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Finding Balance: Dizziness and PT

Dizziness is common in adults and can be a big problem in daily life. Feeling unsteady, lightheaded, or like the room is spinning can be alarming and make day to day tasks difficult. The good news: dizziness is often treatable and your physical therapist may be the perfect person to help.

Understanding Dizziness

Dizziness isn't a specific problem - it's a symptom that can come from many different issues. Dizziness can result from issues with your inner ear, issues with your vision, issues in the joints or muscles in your neck, migraines, changes in blood pressure, head injuries, or other neurological problems.

How Physical Therapists Help

To understand dizziness and how a physical therapist can help, you need to know a little about balance. Your brain uses information from your inner ears, your vision, and input from your joints about their position and movement to keep you balanced and stable. Typically all of this information paints the same picture for your brain. When your brain gets conflicting information - say your inner ear sends information different from your vision and joints - it often results in a feeling of dizziness, unsteadiness, or vertigo.

Your physical therapist will ask questions about your history, then perform testing on all of the systems that help you stay balanced to determine the cause of your dizziness.

Your treatment plan will vary depending on what your PT finds. Some common treatments include:

  • Exercises: Your PT may prescribe specific exercises to improve your balance, to stretch or strengthen specific muscles, or to help retrain your brain to interpret sensory information. These can include gaze stabilization exercises which help your eyes and inner ears work better together, habituation exercises that help your brain get used to different types of input, and balance training on different surfaces.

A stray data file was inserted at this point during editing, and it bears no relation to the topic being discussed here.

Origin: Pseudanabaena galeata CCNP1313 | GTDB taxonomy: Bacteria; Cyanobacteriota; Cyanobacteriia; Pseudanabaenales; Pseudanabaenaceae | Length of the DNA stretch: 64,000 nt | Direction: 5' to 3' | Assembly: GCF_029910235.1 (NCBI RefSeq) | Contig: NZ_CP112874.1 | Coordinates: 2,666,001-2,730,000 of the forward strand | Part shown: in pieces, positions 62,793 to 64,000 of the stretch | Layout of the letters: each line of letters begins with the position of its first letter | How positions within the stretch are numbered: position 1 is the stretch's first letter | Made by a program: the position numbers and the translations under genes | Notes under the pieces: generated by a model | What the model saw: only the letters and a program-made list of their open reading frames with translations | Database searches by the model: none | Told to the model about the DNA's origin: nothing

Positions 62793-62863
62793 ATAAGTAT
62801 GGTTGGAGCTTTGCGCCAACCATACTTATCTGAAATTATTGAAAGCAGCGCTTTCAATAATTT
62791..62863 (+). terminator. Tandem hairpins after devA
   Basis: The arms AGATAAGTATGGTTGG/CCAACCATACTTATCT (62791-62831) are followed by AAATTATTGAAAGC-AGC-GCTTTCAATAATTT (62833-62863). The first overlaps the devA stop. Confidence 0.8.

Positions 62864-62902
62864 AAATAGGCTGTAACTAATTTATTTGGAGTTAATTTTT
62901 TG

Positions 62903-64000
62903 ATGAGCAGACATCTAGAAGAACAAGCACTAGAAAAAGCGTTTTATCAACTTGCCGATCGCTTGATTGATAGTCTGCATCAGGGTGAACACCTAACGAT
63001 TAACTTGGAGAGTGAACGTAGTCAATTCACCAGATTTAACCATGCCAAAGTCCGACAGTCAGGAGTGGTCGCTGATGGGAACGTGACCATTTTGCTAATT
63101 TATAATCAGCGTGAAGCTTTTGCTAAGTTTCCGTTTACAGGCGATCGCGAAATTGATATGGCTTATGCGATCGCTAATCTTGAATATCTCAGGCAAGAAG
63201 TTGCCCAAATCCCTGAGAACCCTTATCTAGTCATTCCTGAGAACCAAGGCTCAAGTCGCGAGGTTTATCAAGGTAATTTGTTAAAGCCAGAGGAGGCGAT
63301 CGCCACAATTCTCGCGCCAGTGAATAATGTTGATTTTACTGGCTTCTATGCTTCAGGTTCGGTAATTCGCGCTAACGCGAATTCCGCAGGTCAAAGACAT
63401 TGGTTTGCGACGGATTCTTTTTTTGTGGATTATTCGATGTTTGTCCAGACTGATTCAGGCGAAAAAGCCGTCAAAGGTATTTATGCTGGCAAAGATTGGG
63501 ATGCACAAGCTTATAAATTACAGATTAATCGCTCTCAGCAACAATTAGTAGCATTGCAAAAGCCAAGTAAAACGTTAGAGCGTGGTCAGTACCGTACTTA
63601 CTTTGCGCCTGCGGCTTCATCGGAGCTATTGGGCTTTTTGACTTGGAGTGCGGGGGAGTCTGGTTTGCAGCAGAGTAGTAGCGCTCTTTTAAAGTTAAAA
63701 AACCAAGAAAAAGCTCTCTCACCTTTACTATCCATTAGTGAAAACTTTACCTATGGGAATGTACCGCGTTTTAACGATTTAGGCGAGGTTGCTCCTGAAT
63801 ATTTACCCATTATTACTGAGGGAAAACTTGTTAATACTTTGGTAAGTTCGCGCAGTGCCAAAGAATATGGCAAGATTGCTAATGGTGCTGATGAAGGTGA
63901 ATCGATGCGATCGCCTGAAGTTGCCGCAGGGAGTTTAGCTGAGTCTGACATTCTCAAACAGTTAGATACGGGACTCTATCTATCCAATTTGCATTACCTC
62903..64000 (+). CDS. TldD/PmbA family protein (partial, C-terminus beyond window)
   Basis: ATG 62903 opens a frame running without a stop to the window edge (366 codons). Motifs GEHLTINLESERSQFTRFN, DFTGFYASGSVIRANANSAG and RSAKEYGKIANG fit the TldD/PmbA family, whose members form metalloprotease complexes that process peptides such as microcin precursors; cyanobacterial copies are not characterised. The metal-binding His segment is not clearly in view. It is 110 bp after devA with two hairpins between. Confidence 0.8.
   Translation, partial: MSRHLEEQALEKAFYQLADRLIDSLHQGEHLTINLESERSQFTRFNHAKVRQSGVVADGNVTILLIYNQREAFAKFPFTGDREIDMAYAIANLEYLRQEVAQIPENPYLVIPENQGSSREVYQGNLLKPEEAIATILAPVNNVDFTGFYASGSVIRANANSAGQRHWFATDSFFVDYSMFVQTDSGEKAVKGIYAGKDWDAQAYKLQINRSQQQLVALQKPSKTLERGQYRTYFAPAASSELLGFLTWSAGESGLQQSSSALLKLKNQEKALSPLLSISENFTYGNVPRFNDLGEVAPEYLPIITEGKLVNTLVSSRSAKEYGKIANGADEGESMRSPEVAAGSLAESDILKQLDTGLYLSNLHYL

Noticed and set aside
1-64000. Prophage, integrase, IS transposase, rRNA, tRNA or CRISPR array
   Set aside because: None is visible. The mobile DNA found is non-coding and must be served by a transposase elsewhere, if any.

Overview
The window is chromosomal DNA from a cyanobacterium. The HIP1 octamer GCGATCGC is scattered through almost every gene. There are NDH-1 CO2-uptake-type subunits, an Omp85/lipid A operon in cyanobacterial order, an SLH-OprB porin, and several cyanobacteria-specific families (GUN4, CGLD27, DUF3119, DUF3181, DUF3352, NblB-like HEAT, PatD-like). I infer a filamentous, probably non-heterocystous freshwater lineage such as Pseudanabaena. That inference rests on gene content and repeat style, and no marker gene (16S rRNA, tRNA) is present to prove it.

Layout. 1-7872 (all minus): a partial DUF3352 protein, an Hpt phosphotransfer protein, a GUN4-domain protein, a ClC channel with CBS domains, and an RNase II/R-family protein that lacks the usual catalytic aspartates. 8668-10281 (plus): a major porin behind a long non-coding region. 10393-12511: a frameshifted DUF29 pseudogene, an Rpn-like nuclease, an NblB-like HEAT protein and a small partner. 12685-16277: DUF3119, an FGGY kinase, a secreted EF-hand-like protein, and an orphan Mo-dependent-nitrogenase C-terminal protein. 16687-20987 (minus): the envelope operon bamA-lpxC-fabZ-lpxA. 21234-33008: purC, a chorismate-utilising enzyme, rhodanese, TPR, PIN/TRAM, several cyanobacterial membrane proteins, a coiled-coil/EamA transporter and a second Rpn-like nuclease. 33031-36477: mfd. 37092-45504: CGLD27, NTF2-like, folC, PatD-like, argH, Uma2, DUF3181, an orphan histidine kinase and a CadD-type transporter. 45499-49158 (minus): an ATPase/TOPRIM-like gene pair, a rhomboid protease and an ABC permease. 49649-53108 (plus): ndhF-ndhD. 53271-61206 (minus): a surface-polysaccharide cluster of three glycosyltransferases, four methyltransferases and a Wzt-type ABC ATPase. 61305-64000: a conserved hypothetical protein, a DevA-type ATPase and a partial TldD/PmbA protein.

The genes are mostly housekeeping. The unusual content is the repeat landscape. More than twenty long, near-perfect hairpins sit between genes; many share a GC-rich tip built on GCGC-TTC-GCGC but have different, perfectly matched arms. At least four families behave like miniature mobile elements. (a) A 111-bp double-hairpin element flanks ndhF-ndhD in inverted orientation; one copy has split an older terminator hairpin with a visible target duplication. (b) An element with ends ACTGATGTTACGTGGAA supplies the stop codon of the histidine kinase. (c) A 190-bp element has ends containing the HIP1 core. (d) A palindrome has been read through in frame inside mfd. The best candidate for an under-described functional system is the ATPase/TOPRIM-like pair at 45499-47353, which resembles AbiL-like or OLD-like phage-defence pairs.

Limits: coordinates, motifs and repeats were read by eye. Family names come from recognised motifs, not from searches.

• Canalith repositioning maneuvers: If your dizziness is caused by benign paroxysmal positional vertigo (BPPV), a specific type of inner ear problem, your therapist may perform maneuvers to reposition tiny crystals within your ear canal, alleviating your vertigo. You may also learn how to do these techniques at home.

  • Education: Your therapist will educate you about your condition, how to manage dizziness, and exercises you can perform at home. They may also help you modify activities that can cause dizziness or help you figure out different ways to work through it.


Dizziness doesn't have to interfere with life. Physical therapists can help reduce your dizziness, improve your balance, lower your risk of falls, and improve your confidence in your daily activities.


  1. Cervicogenic Dizziness: A Review of Diagnosis and Treatment

  2. Physical therapy interventions for older people with vertigo, dizziness and balance disorders addressing mobility and participation: a systematic review. BMC Geriatr 20, 494 (2020).

  3. Vestibular Rehabilitation for Peripheral Vestibular Hypofunction: An Evidence-Based Clinical Practice Guideline: FROM THE AMERICAN PHYSICAL THERAPY ASSOCIATION NEUROLOGY SECTION. J Neurol Phys Ther. 2016 Apr;40(2):124-55. doi: 10.1097/NPT.0000000000000120. PMID: 26913496; PMCID: PMC4795094 10.1097/NPT.0000000000000120

  4. Between Cognitive Assessment and Balance Measures in Adolescents Referred for Vestibular Physical Therapy After Concussion. Clin J Sport Med. 2016 Jan;26(1):46-52.

  5. Physical Therapy lowers falls by 68% after Dizziness

  6. Physical Therapy Guide to Dizziness

  7. Vestibular Rehabilitation Therapy

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